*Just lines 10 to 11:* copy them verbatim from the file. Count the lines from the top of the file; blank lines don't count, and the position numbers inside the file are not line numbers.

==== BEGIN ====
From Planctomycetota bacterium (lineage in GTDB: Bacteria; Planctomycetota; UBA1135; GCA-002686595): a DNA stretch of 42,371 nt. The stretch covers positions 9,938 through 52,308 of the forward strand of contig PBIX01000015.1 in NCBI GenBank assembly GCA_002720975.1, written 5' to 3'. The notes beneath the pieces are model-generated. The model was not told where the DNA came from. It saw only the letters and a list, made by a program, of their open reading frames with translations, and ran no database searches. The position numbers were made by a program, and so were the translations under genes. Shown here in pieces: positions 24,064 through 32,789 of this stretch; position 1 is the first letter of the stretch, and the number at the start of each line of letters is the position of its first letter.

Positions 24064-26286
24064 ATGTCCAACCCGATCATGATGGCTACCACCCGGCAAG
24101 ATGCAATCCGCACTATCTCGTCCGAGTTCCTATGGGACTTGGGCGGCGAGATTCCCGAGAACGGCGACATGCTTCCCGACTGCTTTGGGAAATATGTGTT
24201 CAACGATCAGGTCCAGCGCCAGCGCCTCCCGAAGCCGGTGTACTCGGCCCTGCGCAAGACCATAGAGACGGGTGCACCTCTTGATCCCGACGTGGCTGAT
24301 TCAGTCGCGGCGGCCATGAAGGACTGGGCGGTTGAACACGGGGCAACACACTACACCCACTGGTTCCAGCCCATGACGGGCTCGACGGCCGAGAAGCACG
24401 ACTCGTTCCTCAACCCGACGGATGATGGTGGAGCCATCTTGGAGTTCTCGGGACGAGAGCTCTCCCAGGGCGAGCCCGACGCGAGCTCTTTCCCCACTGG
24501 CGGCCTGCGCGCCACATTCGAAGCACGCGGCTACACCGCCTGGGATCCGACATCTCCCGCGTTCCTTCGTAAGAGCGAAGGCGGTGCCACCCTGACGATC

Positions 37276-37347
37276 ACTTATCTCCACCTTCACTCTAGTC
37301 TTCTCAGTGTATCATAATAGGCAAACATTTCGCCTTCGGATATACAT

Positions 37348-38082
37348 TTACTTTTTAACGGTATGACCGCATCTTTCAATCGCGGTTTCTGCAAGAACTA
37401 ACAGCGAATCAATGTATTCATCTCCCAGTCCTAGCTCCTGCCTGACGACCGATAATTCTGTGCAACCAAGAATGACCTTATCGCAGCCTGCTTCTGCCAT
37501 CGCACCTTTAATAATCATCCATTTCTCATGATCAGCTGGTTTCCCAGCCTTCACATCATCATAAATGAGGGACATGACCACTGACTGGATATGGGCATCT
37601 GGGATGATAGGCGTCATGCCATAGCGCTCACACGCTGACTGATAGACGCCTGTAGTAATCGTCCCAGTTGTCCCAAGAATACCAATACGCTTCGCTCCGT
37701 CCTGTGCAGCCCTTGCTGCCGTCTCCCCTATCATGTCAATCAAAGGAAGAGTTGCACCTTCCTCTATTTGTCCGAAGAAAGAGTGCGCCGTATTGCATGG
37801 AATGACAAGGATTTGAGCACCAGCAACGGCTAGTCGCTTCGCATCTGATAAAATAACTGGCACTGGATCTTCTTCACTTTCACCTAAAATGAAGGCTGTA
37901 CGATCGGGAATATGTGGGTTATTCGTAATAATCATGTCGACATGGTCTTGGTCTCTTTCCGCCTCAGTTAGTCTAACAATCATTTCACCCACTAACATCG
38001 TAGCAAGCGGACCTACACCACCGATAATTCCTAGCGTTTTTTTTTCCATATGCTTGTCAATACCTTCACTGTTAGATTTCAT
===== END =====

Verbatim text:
37276 ACTTATCTCCACCTTCACTCTAGTC
37301 TTCTCAGTGTATCATAATAGGCAAACATTTCGCCTTCGGATATACAT